LONDONDERRY — Town councilors got a recent update from the state about the status of some water woes in the community.
At a meeting on Jan. 4, councilors heard from state officials about the progress being done with water testing on wells in town where there are contaminant possibilities and concerns.
Brandon Kernen, an administrator with the Drinking Water/Groundwater Bureau with New Hampshire's Department of Environmental Services, or DES, called into the meeting with updates.
Town Manager Kevin Smith said he invited the state official to participate in the meeting, to give an idea of what the state is seeing in Londonderry through the well testing.
Kernen said a lot of work is going on in Londonderry with the sampling of wells.
Water has taken up many discussion in town in past years.
Earlier meetings drew crowds of residents speaking out about their water concerns and potential dangers found in several areas of town.
DES officials also joined in those earlier discussion, giving updates to residents about the water issues, with some identified as part of the Saint-Gobain investigation.
Saint-Gobain, a facility in Merrimack, has been targeted for several years as a facility where certain industrially-produced compounds, including PFOA, or perfluorooctanoic acid, and PFAS, or polyfluoroalkyl substances, are causing contamination in nearby communities, now including portions of Londonderry nearest to the Litchfield town line.
That company was made to address water concerns in certain areas, with hundreds of wells affected.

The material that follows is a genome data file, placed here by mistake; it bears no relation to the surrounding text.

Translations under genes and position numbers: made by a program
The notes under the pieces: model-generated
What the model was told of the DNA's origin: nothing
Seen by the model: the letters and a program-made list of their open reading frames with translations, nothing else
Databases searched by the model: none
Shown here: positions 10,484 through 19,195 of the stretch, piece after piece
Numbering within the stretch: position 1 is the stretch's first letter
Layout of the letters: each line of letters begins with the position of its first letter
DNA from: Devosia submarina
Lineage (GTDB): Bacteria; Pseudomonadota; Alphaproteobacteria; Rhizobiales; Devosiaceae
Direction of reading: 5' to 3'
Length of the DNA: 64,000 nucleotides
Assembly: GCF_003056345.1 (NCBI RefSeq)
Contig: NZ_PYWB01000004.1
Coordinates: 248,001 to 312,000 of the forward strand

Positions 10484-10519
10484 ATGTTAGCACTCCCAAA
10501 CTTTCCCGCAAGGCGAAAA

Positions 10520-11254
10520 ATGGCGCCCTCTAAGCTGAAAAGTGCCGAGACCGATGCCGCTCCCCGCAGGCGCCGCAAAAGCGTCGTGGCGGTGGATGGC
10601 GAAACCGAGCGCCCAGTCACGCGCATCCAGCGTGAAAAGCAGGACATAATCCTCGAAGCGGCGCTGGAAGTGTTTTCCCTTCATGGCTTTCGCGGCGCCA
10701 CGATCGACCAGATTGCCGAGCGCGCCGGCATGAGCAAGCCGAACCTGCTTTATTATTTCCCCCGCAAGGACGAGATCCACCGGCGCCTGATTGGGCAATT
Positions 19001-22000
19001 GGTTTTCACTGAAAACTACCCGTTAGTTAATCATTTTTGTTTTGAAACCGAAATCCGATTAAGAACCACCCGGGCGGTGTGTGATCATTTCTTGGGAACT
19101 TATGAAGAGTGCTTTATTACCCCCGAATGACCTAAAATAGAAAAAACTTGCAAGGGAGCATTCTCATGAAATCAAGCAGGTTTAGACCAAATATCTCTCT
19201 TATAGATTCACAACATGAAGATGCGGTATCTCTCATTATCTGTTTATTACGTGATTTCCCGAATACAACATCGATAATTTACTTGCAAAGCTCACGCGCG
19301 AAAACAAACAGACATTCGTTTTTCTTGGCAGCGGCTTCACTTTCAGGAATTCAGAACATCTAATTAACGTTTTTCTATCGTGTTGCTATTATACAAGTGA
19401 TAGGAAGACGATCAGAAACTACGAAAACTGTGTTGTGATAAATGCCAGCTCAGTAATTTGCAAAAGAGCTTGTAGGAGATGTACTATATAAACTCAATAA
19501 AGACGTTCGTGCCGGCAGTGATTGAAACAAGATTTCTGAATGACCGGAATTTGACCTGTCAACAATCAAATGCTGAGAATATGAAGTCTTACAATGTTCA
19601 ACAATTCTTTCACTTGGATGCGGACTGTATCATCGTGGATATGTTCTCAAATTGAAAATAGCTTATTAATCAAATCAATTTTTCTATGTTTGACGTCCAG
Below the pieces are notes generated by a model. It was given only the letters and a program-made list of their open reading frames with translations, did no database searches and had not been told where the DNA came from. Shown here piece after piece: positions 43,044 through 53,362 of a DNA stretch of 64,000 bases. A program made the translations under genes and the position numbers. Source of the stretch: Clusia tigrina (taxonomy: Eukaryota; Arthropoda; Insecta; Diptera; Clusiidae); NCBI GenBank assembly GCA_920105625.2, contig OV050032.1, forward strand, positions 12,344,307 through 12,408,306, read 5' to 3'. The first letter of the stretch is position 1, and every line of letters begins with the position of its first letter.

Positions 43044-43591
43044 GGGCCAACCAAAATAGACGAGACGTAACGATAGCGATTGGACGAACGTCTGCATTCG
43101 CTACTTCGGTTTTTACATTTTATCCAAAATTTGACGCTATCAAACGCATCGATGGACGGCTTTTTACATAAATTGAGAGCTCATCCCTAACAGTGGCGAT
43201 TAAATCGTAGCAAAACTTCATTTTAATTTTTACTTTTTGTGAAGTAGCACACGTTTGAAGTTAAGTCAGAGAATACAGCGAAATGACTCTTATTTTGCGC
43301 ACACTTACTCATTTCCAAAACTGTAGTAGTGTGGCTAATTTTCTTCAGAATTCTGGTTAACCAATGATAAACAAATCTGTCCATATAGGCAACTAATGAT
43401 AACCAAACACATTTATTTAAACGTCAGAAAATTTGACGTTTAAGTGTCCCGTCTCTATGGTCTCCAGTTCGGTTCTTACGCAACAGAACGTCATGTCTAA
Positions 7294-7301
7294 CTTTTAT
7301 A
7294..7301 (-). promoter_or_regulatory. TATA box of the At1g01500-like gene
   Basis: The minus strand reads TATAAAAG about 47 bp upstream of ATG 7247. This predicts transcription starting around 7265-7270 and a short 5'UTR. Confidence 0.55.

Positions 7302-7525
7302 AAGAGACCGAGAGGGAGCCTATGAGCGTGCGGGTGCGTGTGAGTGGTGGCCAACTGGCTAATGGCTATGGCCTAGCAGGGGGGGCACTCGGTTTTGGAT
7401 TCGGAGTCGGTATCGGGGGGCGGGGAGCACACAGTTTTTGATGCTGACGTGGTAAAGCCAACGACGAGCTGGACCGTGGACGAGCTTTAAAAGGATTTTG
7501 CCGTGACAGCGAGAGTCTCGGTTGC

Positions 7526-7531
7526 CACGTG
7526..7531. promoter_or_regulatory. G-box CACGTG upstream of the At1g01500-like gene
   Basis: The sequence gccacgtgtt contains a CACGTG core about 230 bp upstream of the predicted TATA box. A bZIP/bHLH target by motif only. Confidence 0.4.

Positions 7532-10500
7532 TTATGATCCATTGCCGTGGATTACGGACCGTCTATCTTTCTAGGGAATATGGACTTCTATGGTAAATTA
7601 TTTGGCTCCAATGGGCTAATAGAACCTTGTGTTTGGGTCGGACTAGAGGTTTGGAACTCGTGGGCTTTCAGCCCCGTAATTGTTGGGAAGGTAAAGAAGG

In 2019, Londonderry released a water study that gave information on various testing results in a surveyed number of private wells.
Levels of various contaminants were detected, with 32 wells in the study.
The PFOA/PFAS compounds are found in many things, state officials said, including non-stick cookware and Gortex clothing, and even pizza boxes. PFAS are also found in food packaging materials and even in the foam used for fighting fires.
It's not just what’s coming from the Saint-Gobain area that has Londonderry residents concerned. Natural occurring elements like radon or arsenic can also cause a well to be less than healthy.
Add in old landfill sites, auto storage yards, gas stations and even farm and apple orchards and soil contamination can be detected.
Kernen said testing has a backlog, due to the list of testing sights growing if contaminants are discovered, and then abutters within 500 feet of that well needing to be notified.
"We are sampling now 50 wells a week," Kernen said, adding the state hopes to increase that number to 100 per week in the next month.
Kernen said the pandemic hasn't helped the process.
Town Council Chairman John Farrell noted he is "underwhelmed" by the state's timeline plan for solving some water concerns.
"This has gone on way too long," Farrell said. "This is the overall feeling we've had for months. This should have moved much faster."
Farrell added the town needs to me more proactive.
Kernen said he understood the town's feelings.
"I understand the feeling of a sense of urgency," he said. "Our focus is getting back on this obviously."
Kernen said the state has many resources listed online for residents who need information on treating water, from less costly home filtration systems in the home to more expensive systems.
Resident Ray Breslin has been outspoken at many meetings when it comes to Londonderry's water.
"This has been going on for a long time," he said. "It's the town's responsibility to take care of its people."
Water discussions between town and the state will continue.